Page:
Like empires throughout the world, Tiwanku grew through a combination of political, economic, religious, and military power. It used politics to negotiate trade agreements which made other cultures dependent upon them. It reinforced this dependence through religion, as Tiwanaku was always seen as a religious center. Some of the religious statues from these other cultures were taken back to Tiwanaku where they were placed in a subordinate position to the gods of Tiwanaku. In this way, they displayed their religious superiority over these cultures.
The primary Tiwanaku diety, which is shown on reliefs and in statues, is represented as a male figure with a rayed headdress and two staves. This figure seems to have been derived from the Staff God of the earlier Chavin culture.
Control over the empire often involved colonization and migration. Small groups of colonists from Tiwanaku would settle in key resource areas and thus provide Tiwanaku with access to these resources. In addition, people from the outlying areas were resettled closer to the city. The result was a series of multiethnic communities.
Violence may have reinforced the religious and cultural superiority of Tiwanaku. The archaeological evidence suggests that on top of a building known as the Akipana people were disemboweled and torn apart shortly after death. The disarticulated remains appear to have been laid out for all to see. Some archaeologists have suggested that this was a ritual offering to the gods. The person who was sacrificed was not native to the Titicaca Basin.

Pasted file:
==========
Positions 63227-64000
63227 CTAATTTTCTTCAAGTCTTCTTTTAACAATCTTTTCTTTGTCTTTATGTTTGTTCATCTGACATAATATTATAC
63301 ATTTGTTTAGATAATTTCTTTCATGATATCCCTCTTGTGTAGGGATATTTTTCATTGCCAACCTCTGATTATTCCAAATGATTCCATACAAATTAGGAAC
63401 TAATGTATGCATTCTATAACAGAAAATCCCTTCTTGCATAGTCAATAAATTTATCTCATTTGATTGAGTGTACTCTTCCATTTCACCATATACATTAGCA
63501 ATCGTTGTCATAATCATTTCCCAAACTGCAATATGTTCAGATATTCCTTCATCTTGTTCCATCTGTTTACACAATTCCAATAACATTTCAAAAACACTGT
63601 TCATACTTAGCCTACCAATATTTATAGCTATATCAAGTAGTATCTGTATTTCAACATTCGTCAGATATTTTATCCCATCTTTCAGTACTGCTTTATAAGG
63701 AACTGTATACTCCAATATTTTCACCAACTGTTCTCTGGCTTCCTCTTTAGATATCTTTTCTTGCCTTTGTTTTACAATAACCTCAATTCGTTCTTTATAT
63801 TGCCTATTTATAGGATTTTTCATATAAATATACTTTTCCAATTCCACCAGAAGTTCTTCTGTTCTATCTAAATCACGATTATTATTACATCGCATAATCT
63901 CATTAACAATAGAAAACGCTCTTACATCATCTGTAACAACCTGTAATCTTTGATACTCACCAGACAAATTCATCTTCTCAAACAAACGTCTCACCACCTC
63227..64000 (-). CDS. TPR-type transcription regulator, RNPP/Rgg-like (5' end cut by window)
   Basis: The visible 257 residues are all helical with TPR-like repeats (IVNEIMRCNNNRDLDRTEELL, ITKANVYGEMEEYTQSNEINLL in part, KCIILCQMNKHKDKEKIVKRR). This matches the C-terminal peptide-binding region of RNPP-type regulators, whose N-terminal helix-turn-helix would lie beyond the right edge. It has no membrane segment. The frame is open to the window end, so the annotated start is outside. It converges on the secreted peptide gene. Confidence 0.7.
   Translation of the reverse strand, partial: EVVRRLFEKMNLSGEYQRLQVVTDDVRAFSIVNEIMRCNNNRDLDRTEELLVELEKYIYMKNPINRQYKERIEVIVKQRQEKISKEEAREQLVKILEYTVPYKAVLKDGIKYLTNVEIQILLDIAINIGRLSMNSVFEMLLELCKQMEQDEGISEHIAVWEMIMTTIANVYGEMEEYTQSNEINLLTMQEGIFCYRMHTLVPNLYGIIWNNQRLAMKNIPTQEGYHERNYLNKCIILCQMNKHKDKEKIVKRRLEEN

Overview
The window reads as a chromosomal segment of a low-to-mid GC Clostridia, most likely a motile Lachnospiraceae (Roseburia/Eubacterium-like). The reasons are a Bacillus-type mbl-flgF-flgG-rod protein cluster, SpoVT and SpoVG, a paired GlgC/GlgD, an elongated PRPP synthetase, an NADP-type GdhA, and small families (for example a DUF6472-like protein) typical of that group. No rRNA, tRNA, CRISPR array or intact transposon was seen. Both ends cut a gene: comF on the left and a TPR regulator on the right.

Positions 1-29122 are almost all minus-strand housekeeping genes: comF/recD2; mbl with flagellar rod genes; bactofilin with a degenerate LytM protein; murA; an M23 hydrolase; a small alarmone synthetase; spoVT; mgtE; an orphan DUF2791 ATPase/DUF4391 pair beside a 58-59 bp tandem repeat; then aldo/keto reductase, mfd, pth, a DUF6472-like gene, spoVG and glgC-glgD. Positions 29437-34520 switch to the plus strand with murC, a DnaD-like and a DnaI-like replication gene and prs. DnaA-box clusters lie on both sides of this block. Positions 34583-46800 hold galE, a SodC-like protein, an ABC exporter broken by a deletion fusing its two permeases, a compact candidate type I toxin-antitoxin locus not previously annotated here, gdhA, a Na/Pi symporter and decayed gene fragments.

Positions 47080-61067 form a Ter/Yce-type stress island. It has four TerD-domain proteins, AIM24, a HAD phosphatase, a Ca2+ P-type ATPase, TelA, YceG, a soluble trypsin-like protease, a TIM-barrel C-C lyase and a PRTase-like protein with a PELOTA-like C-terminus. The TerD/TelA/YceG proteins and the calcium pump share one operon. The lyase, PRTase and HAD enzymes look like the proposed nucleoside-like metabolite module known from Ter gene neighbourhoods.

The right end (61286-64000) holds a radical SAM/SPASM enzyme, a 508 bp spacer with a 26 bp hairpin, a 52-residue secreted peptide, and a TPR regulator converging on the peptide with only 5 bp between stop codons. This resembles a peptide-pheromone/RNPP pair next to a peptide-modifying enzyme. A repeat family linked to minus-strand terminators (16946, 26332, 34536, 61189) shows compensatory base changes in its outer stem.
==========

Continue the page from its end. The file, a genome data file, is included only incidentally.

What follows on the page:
The hallucinogenic snuff complex also served to help integrate the empire. This complex involved the use of hallucinogenics in religious ceremonies and manifest themselves in the archaeological record in the form of snuff trays, bone tube inhalers, and decorated mortars and pestles which were used for processing the snuff.
A stone snuff tray is shown above.
By about 600 CE, Tiwanaku could be considered an urban center. At this time, the city covered about 6.5 square kilometers and had a population estimated between 15,000 and 30,000 inhabitants. The three primary valleys dominated by Tiwanaku had an estimated population of 285,000 to 1,482,000.
One of the important features in holding the wide-spread empire together was the control of the llama herds. These herds were essential for carrying goods between the urban center of the empire and its periphery. Large caravans of llamas travelled the Tiwanaku road system. The animals may have also served as a symbol of the social and economic distance between the commoners and the elites.
The most important luxury trade item was textiles. Throughout the empire, the people wore characteristic Tiwanku textiles which helped unify the empire, at least during ceremonies. The large herds of alpaca provided the weavers at Tiwanaku with an important raw material. The alpaca and the llama herds were one of the major sources of wealth in the empire.
Between 600 and 700 CE, as Tiwanaku grew as a city, there was a significant increase in monumental architecture. The urban center contains a ceremonial core with several huge temples, a pyramid, and a number of palace structures decorated with cut stone lintels. The palace structures are also decorated with large statues which have been carved in a distinctive style.